Georgia’s central bank sold USD 20 million at a foreign currency auction on January 26 as national currency, lari (GEL), fell to new low against U.S. dollar.
GEL, which hit all-time low of 2.4694 per U.S. dollar by the end of last week, was trading at 2.535 against dollar by Tuesday afternoon before strengthening to 2.4984 per dollar by the evening, 0.24% weaker than previous day.
GEL lost 4.2% of its value against U.S. dollar since the beginning of this year and 25.1% compared to year earlier.
President of central bank, Giorgi Kadagidze, said on Tuesday that the recent depreciation of lari is “mostly caused by negative expectations among market participants stemming from developments taking place in neighboring countries.”
PM Giorgi Kvirikashvili also said on Tuesday that the recent depreciation of lari was caused by external and not internal factors, and it is “a direct result of the devaluation [of national currencies] in our neighboring countries due to the falling oil prices.”
“We are fully aware of its painful effects on large part of our society. The government is doing everything to minimize impact of those external factors,” PM Kvirikashvili said, adding that the government has “a very good coordination” with the central bank.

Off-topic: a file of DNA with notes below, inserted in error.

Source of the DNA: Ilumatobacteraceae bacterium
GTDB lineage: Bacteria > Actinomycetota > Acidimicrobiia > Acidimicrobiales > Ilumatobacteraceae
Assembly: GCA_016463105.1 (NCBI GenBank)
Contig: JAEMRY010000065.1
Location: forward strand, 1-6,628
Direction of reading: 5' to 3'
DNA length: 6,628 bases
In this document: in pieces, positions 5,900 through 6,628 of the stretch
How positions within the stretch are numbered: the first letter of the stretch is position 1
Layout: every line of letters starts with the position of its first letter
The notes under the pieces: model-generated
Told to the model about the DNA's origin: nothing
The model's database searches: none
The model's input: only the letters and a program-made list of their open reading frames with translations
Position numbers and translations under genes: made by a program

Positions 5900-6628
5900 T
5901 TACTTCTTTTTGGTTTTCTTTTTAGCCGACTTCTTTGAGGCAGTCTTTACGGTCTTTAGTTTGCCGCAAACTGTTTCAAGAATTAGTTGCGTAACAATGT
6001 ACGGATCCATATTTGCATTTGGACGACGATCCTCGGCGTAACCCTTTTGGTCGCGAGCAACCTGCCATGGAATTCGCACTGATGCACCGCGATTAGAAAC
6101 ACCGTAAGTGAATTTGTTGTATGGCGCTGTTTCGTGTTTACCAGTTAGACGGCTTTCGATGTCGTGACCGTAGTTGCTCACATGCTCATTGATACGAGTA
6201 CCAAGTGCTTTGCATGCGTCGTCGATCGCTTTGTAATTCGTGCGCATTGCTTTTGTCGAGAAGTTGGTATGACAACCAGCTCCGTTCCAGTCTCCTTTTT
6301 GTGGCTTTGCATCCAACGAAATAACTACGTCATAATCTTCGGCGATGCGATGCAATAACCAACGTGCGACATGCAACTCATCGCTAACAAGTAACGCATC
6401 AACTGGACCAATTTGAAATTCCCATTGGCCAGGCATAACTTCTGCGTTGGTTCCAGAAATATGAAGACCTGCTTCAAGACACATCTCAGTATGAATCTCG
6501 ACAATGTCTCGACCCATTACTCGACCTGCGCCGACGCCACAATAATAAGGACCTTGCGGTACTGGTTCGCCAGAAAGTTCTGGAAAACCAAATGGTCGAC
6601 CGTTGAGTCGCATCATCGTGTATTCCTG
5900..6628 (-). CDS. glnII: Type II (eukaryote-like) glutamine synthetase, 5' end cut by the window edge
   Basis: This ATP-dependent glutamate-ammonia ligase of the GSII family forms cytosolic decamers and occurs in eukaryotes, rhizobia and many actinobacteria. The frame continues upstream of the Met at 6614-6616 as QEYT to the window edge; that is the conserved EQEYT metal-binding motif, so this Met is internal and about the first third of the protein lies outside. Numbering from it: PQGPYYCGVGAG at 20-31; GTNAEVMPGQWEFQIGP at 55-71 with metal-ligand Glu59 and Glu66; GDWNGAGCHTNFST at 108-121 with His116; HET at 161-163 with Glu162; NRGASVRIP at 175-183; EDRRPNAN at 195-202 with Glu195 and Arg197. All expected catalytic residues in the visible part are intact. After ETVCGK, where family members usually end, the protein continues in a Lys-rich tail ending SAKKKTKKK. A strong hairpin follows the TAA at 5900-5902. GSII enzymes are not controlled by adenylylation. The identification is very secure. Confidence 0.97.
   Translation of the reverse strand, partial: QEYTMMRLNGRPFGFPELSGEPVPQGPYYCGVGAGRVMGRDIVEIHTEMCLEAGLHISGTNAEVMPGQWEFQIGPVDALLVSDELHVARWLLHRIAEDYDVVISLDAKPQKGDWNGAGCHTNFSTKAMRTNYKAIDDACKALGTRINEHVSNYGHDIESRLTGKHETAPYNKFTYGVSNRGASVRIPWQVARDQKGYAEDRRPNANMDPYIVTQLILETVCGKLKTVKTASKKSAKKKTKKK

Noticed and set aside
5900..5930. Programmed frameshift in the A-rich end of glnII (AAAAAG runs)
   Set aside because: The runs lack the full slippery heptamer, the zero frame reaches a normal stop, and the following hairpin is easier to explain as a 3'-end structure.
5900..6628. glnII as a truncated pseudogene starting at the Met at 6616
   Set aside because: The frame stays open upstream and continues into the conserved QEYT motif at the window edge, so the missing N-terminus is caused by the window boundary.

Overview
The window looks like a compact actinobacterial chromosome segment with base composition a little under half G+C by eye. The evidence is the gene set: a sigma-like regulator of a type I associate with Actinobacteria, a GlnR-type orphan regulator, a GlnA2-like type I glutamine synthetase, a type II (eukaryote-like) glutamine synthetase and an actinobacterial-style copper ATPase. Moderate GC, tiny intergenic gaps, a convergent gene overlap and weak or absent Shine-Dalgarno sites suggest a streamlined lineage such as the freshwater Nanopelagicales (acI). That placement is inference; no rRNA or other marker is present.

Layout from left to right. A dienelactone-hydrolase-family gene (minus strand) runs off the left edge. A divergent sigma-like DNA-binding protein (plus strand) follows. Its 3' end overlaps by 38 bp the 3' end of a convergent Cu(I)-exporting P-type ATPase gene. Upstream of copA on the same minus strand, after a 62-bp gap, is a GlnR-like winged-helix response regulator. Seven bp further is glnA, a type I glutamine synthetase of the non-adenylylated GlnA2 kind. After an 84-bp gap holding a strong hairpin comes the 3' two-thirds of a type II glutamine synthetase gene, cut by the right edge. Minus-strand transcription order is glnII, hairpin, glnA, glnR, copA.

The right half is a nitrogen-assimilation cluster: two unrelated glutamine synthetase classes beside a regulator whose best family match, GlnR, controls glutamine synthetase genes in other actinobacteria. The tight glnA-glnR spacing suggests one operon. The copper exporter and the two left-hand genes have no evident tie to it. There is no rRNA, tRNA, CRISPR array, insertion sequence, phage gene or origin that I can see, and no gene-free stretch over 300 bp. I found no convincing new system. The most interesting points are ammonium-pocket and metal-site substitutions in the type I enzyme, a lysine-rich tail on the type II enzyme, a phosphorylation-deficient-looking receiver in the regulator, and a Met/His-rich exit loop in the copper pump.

Depreciation of lari is increasing debt burden of borrowers with U.S. dollar loans. Up to 65% of total loans in Georgia are denominated in foreign currency, mostly in U.S. dollar.
Central bank’s January 26 intervention was already the third one this month with USD 20 million sold each time. Kadagidze said that the central bank was carrying out “targeted” interventions aimed at dampening excess exchange rate volatility.
Central bank made total of nine interventions last year with total sales reaching USD 286.96 million.
Gross international reserves stood at USD 2.52 billion as of end-December 2015, up from USD 2.479 billion a month earlier and down from USD 2.699 billion a year earlier.